"Well," she retorted, "you have often saïd to me that to be a great artist one must have at least a drop of Jewish blood."
They went, of course, to South America. He had no longer the strength to resist her. She, who had been when first he knew her so docile, so submissive, to all his wants, seemed every day to develop a stronger, fiercer will, to become every hour less dependent upon himself and upon his wishes. The coryphée was indeed stretching her wings; despite his very orders, before his very eyes, she seemed about to soar away, and he could do nothing to prevent her flight. He cculd only follow—at a distance, for he was tired, and she was very swift.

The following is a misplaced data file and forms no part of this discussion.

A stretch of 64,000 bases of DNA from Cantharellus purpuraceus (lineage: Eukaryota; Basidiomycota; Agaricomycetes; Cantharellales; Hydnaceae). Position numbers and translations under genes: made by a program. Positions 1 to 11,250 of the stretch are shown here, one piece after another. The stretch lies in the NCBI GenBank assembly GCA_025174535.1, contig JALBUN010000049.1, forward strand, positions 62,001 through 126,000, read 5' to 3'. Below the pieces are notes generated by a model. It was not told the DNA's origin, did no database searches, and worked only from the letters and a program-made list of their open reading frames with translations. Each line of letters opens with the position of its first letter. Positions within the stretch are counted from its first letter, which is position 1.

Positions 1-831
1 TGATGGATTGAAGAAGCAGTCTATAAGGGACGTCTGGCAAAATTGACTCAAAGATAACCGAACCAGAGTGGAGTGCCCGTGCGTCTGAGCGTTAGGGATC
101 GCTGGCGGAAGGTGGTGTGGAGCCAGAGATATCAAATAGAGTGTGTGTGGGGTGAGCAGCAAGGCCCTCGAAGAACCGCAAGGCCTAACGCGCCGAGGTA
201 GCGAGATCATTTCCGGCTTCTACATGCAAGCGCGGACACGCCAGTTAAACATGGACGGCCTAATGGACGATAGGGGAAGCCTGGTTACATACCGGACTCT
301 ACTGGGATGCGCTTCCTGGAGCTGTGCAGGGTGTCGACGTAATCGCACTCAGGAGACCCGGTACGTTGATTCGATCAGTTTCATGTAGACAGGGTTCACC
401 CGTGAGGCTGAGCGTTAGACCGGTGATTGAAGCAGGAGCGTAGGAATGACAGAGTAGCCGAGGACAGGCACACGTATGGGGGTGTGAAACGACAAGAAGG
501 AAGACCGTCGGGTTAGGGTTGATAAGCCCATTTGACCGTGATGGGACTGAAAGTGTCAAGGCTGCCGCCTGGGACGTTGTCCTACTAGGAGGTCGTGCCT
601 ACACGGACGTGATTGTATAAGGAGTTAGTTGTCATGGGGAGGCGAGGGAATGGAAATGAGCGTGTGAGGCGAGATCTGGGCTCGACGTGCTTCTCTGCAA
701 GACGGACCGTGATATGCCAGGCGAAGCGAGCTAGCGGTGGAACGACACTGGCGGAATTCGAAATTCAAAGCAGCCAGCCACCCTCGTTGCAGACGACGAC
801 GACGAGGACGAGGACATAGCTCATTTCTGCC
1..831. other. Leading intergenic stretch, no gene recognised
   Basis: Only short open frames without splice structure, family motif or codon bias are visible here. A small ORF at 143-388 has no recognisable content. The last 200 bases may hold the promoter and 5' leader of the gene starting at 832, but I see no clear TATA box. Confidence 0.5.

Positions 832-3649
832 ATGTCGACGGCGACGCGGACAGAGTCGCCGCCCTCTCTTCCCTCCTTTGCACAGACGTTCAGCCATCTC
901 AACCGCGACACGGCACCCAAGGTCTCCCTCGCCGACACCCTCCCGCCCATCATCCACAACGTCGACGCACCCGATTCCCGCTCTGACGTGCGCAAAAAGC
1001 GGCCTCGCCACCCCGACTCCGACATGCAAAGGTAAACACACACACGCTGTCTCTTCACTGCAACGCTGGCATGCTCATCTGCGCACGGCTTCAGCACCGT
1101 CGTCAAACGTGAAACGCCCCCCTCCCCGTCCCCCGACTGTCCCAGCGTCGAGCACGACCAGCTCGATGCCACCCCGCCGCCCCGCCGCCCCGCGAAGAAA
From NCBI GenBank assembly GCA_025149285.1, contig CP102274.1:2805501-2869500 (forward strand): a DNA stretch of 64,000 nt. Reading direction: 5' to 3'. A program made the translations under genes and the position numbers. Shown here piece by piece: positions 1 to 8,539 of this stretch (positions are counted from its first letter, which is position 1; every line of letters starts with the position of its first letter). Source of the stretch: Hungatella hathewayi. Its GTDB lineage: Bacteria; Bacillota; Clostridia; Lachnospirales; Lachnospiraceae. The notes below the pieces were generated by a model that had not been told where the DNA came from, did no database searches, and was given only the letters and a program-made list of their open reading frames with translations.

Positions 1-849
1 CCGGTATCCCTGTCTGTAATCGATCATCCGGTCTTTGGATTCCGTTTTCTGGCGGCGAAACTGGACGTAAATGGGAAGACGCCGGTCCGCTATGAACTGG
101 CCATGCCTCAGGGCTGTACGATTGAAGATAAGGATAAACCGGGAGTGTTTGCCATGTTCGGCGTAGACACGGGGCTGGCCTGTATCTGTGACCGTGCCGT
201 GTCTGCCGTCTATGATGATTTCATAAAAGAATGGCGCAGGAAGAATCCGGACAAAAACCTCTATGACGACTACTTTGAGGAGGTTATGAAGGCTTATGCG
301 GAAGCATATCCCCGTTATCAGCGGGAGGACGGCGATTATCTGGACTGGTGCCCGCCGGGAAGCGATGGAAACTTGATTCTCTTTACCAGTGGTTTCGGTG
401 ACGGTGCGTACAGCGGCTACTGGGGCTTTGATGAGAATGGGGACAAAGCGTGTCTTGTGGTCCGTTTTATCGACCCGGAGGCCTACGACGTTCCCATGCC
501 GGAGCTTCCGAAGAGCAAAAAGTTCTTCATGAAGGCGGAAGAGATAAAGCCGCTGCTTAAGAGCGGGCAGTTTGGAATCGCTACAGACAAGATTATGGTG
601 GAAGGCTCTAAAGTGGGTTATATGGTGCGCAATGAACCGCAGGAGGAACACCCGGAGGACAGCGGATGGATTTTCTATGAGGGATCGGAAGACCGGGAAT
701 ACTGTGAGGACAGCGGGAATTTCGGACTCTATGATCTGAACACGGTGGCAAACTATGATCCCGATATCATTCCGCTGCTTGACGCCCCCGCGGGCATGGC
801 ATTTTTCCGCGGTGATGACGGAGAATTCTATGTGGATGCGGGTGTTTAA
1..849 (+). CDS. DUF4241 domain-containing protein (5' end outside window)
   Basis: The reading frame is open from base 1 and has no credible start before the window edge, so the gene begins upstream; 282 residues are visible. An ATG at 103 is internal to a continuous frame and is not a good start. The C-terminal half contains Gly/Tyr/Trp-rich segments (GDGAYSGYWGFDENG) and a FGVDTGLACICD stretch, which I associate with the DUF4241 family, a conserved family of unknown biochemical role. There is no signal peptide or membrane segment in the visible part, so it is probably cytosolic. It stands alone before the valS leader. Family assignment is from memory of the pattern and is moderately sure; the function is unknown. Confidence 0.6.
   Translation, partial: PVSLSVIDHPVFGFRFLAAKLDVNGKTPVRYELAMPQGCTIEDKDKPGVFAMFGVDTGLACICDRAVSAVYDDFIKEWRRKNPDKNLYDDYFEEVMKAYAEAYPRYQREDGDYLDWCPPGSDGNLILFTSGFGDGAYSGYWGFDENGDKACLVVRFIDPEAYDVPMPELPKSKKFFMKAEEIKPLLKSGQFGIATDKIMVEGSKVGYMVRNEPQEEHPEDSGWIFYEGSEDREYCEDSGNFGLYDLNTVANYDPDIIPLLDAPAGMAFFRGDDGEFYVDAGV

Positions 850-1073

Once, in Buenos Aires, he broke down completely.
"Lina, you have betrayed me! You don't love me. You have never loved me. You only endured me for what I could teach you. Now that there is nothing left of that, you no longer even like me."
"That's not true. You know that's not true. I have always been fond of you—I always will be fond of you. But if you are talking of love, I must say this to you— you were never in love with me as a woman, but only as a dancer. You were in love with what you hoped that I should become. Well, I have become something, and yet you are not satisfied, so what more can I do? I'm doing all that you wanted of me, and it doesn't seem to please you. Nothing is right. I no longer know how to please you."
"Come back to Europe," he pleaded.
"And cancel these splendid contracts? What makes you ask such a thing? Surely you know that we must consider the future. And when we do get home only think of the people we can engage to write ballets for me."
And she recited a string of brilliant names.
When they went home!